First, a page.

SC to take a call today on disqualification of lawmakers facing criminal charges
SC to take a call today on disqualification of lawmakers facing criminal charges

SC to take a call today on disqualification of lawmakers facing criminal charges


New Delhi: The Supreme Court is likely to pronounce its verdict Tuesday on a batch of pleas raising a question whether lawmakers facing criminal trial can be disqualified from contesting elections at the stage of framing of charges against them.

Presently, lawmakers are barred under the Representation of Peoples (RP) Act from contesting elections only after their conviction in a criminal case.

A five-judge Constitution bench, headed by Chief Justice Dipak Misra, had reserved its verdict on August 28 and is slated to pronounce the verdict tomorrow.

The bench, also comprising Justices R F Nariman, A M Khanwilkar, D Y Chandrachud and Indu Malhotra, had earlier indicated that voters have a right to know the antecedents of candidates and the Election Commission could be asked to direct political parties to ensure that persons, facing criminal charges, do not contest on their tickets using their poll symbols.

The Centre has contended that the judiciary should not venture into the legislative arena by creating a pre-condition which would adversely affect the right of the candidates to participate in polls as there was already the RP Act which deals with the issue of disqualification.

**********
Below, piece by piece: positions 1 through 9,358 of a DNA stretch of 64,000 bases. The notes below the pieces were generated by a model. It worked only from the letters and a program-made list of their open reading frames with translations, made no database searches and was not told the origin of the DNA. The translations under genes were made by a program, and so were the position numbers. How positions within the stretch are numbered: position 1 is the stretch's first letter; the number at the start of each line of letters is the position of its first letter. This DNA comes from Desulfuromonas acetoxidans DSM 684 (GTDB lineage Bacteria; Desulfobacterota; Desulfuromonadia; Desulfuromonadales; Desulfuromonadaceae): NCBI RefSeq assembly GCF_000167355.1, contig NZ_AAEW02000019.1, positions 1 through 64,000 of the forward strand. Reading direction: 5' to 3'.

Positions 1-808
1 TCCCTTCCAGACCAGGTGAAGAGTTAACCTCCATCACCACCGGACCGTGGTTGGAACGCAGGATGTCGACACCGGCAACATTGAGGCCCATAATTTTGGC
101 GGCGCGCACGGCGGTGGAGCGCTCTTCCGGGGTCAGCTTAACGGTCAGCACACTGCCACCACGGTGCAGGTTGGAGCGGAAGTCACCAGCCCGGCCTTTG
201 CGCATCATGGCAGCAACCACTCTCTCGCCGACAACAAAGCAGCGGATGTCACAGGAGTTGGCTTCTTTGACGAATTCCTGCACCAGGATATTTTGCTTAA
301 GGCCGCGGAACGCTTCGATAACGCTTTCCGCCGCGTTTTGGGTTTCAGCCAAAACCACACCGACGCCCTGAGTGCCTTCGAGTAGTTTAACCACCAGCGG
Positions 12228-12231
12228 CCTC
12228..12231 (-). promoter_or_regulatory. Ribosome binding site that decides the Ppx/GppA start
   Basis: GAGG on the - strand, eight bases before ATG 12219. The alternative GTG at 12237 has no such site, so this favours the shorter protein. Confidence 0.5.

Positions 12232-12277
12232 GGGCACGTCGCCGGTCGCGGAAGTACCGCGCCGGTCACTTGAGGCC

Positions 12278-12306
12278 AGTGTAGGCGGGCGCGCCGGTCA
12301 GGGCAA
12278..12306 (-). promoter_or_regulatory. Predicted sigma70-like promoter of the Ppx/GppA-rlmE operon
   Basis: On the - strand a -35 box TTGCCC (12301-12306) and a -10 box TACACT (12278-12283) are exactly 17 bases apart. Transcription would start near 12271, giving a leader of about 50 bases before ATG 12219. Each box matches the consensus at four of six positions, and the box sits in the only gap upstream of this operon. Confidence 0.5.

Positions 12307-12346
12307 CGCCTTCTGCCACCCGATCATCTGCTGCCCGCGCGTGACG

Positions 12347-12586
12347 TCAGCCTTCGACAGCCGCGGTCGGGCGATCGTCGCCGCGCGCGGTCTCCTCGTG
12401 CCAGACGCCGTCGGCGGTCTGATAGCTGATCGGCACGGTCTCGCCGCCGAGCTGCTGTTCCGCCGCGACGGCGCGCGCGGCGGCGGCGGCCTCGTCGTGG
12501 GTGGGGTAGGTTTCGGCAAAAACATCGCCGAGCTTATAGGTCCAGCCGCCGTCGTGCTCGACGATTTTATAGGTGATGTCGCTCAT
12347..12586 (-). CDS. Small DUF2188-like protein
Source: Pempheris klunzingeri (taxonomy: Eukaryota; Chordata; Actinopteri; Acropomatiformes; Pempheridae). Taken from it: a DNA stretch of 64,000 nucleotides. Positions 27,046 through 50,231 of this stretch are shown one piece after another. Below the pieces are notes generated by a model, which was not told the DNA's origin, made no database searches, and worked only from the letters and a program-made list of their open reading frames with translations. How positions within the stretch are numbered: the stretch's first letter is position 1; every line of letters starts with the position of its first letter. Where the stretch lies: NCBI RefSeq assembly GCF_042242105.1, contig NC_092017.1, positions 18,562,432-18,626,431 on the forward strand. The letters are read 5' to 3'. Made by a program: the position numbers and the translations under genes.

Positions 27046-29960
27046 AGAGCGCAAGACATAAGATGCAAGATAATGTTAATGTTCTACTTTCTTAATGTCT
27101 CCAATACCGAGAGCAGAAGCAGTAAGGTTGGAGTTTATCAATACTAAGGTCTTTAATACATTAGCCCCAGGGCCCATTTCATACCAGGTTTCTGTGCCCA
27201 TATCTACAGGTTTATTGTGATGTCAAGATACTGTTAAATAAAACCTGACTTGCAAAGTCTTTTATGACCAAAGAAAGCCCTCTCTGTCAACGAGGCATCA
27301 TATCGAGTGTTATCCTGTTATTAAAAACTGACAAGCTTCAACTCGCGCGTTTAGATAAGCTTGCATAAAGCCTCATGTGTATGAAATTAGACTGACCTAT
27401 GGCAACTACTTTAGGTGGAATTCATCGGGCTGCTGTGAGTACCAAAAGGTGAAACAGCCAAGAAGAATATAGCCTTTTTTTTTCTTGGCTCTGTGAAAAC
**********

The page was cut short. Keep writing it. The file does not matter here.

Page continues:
The apex court had observed earlier that persons facing criminal charges would be free to contest, but they cannot do so on a party ticket under its election symbol.

Referring to the concept of presumption of innocence until a person is proven guilty, the Centre had argued that depriving a person from contesting elections on a party ticket would amount to denial of the right to vote, which also included the right to contest.

It had said that the courts will have to presume innocence in view of the fact that in 70 per cent cases, accused are being acquitted.

Attorney General K K Venugopal, appearing for Centre had said that Parliament has made a distinction between an accused and a convict and there has been a provision for disqualification in the Representation of Peoples Act upon conviction of a lawmaker.

The Election Commission of India had taken a view which was apparently opposite to the Centre and said the recommendations for decriminalising politics were made by the poll panel and the Law Commission way back in 1997 and 1998, but no action was taken on them.

It exhorted the court to issue the direction in the matter besides asking Parliament to make the suitable law.



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